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Companies fined for not giving notice of ND digs

Dale Wetzel, Associated Press

BISMARCK, N.D. (AP) -- Three excavation contractors were fined a total of $2,500 after pipeline companies turned them in for neglecting to provide notice of their digging projects in western North Dakota. Two were accused of causing accidents.

Belle Fourche Pipeline Co. of Casper, Wyo., reported that Summit Energy Services of Williston and Pro Pipe Corp., of Frenchtown, Mont., damaged its 8-inch crude oil pipeline on separate occasions.

A natural gas pipeline company, Aux Sable Midstream LLC, complained that S.J. Louis Construction Inc., of Rockville, Minn., dug in the vicinity of one of its pipelines without checking on its location. The pipe was not harmed.

North Dakota's Public Service Commission fined Summit Energy and Pro Pipe Corp. $1,000 each. The companies admitted the violations, Public Service Commissioner Kevin Cramer said Monday.

S.J. Louis was fined a lesser amount, $500, because its infraction did not result in any damage, commission regulatory filings say. During a routine check, an Aux Sable worker discovered that between 12 and 18 inches of soil had been removed from above the company's pipeline.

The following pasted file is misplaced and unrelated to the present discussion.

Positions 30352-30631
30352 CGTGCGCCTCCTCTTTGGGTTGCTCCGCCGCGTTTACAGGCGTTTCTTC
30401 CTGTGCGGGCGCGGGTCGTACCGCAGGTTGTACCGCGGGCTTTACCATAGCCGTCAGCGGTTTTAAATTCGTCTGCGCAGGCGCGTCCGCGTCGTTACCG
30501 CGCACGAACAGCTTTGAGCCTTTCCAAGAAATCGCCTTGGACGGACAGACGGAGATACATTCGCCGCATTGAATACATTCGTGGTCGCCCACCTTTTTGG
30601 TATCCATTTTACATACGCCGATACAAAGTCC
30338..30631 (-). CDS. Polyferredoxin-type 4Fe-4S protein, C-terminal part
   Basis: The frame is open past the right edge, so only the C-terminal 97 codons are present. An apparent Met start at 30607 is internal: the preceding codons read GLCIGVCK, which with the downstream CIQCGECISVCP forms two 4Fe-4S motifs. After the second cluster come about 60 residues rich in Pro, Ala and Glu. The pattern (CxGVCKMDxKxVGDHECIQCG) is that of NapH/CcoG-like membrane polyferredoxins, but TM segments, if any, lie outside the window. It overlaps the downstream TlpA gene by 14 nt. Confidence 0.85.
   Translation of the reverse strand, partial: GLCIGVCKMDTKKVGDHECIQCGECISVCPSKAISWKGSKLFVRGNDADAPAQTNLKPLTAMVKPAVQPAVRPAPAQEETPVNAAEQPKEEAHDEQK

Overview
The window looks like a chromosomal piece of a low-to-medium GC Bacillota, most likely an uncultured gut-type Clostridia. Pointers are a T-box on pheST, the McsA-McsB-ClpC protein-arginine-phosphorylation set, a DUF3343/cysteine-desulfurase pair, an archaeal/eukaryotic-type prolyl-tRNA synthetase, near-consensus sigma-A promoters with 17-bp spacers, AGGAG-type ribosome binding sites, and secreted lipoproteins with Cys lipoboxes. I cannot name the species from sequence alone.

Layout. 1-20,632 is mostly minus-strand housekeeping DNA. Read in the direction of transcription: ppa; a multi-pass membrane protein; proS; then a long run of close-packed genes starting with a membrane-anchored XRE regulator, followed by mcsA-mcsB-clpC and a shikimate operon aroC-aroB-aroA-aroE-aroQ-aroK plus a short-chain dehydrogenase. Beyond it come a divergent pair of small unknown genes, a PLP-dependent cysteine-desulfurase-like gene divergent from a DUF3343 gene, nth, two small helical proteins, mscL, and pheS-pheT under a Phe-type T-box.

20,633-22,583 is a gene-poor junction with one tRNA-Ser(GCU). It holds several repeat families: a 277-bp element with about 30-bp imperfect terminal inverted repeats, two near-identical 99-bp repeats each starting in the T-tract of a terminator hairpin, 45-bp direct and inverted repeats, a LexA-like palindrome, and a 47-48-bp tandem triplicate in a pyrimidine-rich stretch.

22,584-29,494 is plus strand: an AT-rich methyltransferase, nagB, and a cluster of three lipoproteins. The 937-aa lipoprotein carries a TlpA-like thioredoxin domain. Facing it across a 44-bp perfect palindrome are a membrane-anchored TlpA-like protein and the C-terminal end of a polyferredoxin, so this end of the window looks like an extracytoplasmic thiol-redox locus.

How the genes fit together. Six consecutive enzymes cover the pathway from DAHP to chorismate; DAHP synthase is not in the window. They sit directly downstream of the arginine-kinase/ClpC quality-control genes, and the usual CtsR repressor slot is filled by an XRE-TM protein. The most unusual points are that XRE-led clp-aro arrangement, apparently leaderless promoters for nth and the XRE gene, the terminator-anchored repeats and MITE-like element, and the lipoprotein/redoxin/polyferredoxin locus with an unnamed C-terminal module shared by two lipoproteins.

The Summit Energy, Pro Pipe and S.J. Louis violations all happened in January, regulatory filings say.

"In the case of the pipeline companies, they're both sometimes victim and sometimes perpetrator, because they do a lot of digging," Cramer said. "When we start seeing both the perpetrator and the victim become the same person, you start seeing more cooperation."

North Dakota law requires excavators to call a state "one-call center" at least 48 hours before they begin digging, so the center has time to notify the excavator whether there are any pipelines, telephone lines or other utility facilities already buried there.

The commission may fine violators up to $5,000 for each occurrence. Commissioner Brian Kalk said the agency has fined only a handful of operators and is tracking the circumstances to ensure the punishment fits the offense.

"The pipeline companies, I think they've gone down to almost zero tolerance," Kalk said. "If they see something, they report it, which is a good thing."

S.J. Louis had been digging a trench in Ward County, near Ruthville, to install a water line. Summit Energy had been prospecting near Alexander in McKenzie County for scoria, a type of rock used for road building in western North Dakota, when the excavator struck the pipeline, causing it to leak.

The leak was not noticed for several weeks, and it is now being cleaned up, the Public Service Commission said.

Pro Pipe was installing a water line and a crude oil pipeline near Alexander when the company's excavator struck the Belle Fourche oil pipeline, PSC filings say.